|Release: Sept. 14, 1995
RELEASE NO. 95-92
MEDIA INVITED TO SEPT. 21 DEMO
NASA Robot Arm To Aid Energy Dept. in Contamination
Using technology originally developed for space, engineers at
NASA Langley Research Center are building a remotely controlled
robot arm for the federal Department of Energy (DOE) to use in the
cleanup of contaminated sites.
News media are invited to attend a demonstration of the robot
arm at 11 a.m. Thursday, Sept. 21, in Building 1293B, 4B West
Taylor St., at NASA Langley. The demonstration is being held for
the DOE, which will have a representative present who can answer
The idea of the robot arm is to avoid using people to do
hazardous waste cleanup, which would involve prolonged exposure to
contamination, said NASA Langley's Dr. Garnett Horner, the
researcher in charge of the project.
Langley's robot arm will serve as a "technology demonstration"
to determine if the device meets DOE requirements, and may or may
not see actual use in its present form, said Dennis Haley, robotics
decontamination and decommissioning coordinator for the energy
The robot arm would be one element in the DOE's plan to clean up
hazardous waste sites around the country.
"The DOE has so many facilities that they've shut down that
they're developing a toolbox to help them clean up those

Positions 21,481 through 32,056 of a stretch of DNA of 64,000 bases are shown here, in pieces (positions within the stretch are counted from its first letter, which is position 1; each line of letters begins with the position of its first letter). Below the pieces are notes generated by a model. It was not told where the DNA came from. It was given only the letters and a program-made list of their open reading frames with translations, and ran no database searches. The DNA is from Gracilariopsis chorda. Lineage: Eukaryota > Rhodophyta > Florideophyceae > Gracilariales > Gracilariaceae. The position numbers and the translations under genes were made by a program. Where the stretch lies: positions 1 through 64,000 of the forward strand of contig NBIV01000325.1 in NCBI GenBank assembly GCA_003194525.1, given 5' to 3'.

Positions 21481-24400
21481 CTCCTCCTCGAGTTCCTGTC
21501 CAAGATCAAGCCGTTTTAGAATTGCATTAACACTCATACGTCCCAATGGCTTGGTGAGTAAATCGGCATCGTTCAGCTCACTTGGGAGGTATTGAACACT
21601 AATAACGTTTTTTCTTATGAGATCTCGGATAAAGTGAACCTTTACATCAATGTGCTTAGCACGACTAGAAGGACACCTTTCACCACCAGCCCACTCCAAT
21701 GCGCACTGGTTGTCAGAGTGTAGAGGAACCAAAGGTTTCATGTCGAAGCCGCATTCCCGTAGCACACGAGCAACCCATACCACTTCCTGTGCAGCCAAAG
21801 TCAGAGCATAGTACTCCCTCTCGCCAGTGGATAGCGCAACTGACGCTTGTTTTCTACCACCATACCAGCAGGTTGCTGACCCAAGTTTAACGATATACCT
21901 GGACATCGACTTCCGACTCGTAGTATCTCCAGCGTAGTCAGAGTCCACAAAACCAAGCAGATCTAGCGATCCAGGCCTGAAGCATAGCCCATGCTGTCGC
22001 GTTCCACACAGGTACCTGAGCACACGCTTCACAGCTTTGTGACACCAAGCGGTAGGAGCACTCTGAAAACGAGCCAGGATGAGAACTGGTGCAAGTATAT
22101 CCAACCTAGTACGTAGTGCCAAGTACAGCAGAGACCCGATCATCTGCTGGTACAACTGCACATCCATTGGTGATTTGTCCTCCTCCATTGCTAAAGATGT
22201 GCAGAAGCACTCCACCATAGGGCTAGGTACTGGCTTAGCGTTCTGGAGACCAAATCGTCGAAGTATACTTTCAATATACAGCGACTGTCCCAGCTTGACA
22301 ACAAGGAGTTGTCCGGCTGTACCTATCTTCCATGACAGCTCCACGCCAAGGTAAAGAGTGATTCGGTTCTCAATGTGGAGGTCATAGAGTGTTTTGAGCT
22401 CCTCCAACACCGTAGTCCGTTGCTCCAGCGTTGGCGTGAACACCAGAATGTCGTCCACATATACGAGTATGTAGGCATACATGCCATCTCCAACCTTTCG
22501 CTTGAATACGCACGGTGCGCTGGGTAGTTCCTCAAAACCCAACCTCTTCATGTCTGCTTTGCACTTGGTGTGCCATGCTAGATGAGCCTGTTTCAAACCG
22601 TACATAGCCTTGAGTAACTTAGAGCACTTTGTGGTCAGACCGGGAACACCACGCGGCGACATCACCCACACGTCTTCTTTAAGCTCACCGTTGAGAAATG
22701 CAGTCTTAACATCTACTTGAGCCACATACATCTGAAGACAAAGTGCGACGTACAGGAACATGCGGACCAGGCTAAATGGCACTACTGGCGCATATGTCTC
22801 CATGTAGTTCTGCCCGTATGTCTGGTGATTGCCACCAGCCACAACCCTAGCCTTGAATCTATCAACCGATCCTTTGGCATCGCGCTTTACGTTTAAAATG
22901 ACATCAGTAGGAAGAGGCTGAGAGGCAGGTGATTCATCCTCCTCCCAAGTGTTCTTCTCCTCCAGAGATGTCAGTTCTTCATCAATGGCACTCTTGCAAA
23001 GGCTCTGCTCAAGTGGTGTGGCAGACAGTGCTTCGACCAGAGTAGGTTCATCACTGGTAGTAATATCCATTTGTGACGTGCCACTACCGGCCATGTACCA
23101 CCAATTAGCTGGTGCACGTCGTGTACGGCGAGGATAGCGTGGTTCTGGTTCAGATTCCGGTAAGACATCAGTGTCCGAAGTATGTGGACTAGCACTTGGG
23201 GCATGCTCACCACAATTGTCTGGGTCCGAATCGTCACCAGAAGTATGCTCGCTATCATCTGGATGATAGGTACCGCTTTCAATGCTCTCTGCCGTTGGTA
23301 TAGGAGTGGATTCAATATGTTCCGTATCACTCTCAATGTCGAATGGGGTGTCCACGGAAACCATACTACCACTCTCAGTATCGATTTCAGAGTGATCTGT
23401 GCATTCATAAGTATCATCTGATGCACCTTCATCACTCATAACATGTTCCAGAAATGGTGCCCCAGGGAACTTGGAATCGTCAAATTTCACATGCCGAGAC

facilities," said Horner, of Langley's Spacecraft Dynamics
The arm is designed to be mounted on a vehicle built by RedZone
Robotics in Pittsburgh and sent into contaminated sites while an
operator controls it from a DOE-built portable console a safe
distance away. The arm would be equipped with video cameras
transmitting images of the site to monitors viewed by the
The design of the robot arm is based on a variable geometry
truss concept originally developed for building deployable
structures in space. It uses metal beams in the shape of a
triangle, each attached to others with moveable joints powered by
hydraulic arms. The resulting structure is highly dexterous,
lightweight, and strong.
The 13-foot arm will be capable of lifting more than 2,000
pounds. Two smaller, crab-like dual arms built by Schilling
Development Inc. in California will be attached to the end of the
larger structure so that contaminated materials can be grasped.
Horner said NASA Langley was approached by Pacific Northwest
Laboratory, a contractor-run DOE facility, after having trouble
finding a company to build the robot arm.
"A survey of the industry showed that no one makes a long-reach,
dexterous manipulator arm," Horner said, "and no one wanted to
build one because it was too high-risk."
NASA and the DOE signed an interagency agreement, with Langley
contributing $75,000 to the project and the DOE another $90,000.
Engineers began designed the robot arm in June 1994. The Langley
robot arm will be integrated with the vehicle, portable console and
dual arms at the DOE's Oak Ridge National Laboratory in Oak Ridge,
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